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Toddler Tom Moon was happy to be a part of the buzz when residents thanked Western Power crews this week.

People power

By Claire Ottaviano

TWO-and-a-half-year-old Tom Moon’s cheeky grin says it all, Gidgegannup residents are thrilled to be back on the power grid.

When the Wooroloo Fire swept through Gidgegannup in the first week of February,  it destroyed 86 homes along with 579 power poles, 47 transformers and 56 underground assets – knocking out power to 2000 homes.

On Tuesday morning, Tilden Park residents presented Western Power crews with a card thanking them for their non-stop work to see electricity restored.

The operation to rebuild is one of the largest Western Power has ever undertaken, with 270 employees and 200 light, heavy and support vehicles on the ground every day for the past three weeks.

Western Power operations executive manager Sam Barbaro said the amount of work completed from the temporary depot was almost as much as a small to medium depot would see in a year.

“As the fire was burning and we started to see the damage coming through the network we knew we had to set up a site close to the fire zone so we could respond quickly,” he said.

“We’ve got people here from Albany, Pinjarra, as far north as Geraldton.”

Many had been posted away from their families for more than a fortnight.

“Seeing the devastation when they’re going around working makes it very real for them,” Mr Barbaro said.

“They’ve all got families they’ve all got homes, they understand what it’s all about.”

Resident Jemma Moon said while short-term power outages in rural areas were to be expected, long term power outages took a toll on both those who had lost homes and those whose homes had survived.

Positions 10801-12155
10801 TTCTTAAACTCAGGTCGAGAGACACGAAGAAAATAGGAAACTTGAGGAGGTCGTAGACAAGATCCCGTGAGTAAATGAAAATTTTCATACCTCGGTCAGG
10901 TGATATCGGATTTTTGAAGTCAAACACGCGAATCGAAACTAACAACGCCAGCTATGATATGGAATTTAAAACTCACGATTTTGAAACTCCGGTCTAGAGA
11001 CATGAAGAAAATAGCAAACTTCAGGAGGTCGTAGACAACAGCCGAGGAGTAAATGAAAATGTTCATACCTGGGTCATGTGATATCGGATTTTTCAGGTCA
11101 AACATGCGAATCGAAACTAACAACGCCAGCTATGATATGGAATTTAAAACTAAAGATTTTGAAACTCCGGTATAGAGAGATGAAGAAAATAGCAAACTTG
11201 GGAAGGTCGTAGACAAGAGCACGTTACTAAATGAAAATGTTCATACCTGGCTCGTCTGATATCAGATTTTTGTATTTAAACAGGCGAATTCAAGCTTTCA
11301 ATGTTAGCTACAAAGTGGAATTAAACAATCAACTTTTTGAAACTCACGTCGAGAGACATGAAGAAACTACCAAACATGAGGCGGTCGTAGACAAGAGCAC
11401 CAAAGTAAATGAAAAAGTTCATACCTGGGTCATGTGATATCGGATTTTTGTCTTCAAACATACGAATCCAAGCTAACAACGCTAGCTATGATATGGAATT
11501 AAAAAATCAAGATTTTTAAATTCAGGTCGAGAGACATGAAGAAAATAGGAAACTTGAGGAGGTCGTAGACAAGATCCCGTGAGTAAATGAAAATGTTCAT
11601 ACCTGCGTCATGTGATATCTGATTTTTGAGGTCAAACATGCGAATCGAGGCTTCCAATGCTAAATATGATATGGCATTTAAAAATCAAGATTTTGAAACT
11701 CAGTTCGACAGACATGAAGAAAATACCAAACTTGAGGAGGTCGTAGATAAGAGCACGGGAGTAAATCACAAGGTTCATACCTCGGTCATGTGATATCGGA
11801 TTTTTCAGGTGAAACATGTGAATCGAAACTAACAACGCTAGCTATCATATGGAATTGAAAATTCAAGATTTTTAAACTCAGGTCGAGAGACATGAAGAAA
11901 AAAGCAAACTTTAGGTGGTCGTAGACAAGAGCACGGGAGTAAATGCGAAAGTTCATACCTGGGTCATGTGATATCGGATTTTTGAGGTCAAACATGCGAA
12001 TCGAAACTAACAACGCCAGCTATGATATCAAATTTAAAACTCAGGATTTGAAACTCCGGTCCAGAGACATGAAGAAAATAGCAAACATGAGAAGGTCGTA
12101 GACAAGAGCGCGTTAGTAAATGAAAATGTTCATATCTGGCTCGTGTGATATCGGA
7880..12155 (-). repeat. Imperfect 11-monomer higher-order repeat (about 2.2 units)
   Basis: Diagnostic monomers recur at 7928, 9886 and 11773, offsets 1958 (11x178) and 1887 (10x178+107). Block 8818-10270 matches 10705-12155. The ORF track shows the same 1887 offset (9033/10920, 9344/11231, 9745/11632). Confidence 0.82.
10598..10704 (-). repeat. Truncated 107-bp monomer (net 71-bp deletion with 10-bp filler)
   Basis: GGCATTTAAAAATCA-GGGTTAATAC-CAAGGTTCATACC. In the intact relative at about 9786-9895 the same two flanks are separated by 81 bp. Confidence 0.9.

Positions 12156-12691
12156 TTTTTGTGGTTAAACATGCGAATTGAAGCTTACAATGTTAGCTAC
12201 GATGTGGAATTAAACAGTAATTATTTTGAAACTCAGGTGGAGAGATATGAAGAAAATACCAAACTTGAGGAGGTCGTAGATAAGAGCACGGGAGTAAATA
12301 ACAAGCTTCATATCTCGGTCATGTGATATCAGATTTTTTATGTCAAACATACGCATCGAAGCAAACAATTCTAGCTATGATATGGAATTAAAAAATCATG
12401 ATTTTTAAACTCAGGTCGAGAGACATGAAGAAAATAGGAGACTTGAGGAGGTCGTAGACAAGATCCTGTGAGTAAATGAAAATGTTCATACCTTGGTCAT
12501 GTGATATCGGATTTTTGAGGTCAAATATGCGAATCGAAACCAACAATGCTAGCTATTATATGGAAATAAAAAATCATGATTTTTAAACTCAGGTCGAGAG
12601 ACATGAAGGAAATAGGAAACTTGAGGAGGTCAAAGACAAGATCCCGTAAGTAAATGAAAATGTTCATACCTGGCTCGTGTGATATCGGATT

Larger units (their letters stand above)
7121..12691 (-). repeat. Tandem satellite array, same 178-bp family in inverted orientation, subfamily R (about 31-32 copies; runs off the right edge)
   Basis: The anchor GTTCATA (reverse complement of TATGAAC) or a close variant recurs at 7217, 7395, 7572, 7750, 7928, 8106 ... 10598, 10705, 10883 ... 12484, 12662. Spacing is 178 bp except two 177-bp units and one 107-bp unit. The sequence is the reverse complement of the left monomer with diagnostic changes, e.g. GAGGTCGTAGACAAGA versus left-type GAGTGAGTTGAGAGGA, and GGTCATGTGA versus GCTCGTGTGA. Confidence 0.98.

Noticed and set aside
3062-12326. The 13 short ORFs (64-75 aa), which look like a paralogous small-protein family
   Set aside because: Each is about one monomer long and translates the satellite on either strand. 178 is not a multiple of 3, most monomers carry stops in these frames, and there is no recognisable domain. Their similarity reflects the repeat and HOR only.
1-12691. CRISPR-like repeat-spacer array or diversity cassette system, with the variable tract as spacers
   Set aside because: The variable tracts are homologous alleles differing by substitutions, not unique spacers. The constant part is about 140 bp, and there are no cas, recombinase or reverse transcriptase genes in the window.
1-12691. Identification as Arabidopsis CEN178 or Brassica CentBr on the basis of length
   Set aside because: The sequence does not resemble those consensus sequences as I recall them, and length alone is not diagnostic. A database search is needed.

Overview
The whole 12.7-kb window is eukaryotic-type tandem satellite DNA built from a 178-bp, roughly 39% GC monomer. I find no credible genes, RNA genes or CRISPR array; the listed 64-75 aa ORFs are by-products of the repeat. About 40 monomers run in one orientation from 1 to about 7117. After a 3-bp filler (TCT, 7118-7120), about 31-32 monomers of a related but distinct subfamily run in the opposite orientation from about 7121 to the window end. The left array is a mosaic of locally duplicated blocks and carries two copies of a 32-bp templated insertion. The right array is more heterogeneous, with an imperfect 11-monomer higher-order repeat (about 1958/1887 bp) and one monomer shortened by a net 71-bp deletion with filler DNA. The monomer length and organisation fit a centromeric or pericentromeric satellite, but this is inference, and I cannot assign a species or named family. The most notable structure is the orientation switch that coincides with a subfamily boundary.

“Everyone in Tilden Park has been on generators,” she said.

“Our routine every morning is to get up and put fuel in it, every night put fuel in it before you go to bed.

“Most people need to do that just to keep their food cold.

“We lose power a lot out here, trees fall, power lines go down but I don’t think people in the broader city areas get what power means to people because it’s taken for granted.”

As part of the rebuild Western Power also deployed stand-alone power systems on two properties – a first for metropolitan WA.

The units will significantly improve power reliability and quality for properties located on challenging terrain.

Power is expected to return to about 220 homes still without power next week.

About The Editorial Team

Echo News gives readers an alternative to other media outlets in WA and enjoys a very high rate of readership in its distribution area. Our Echo News team are a small group of devoted individuals who work hard to give the local community an easy to read, yet intelligent mix of local community stories.

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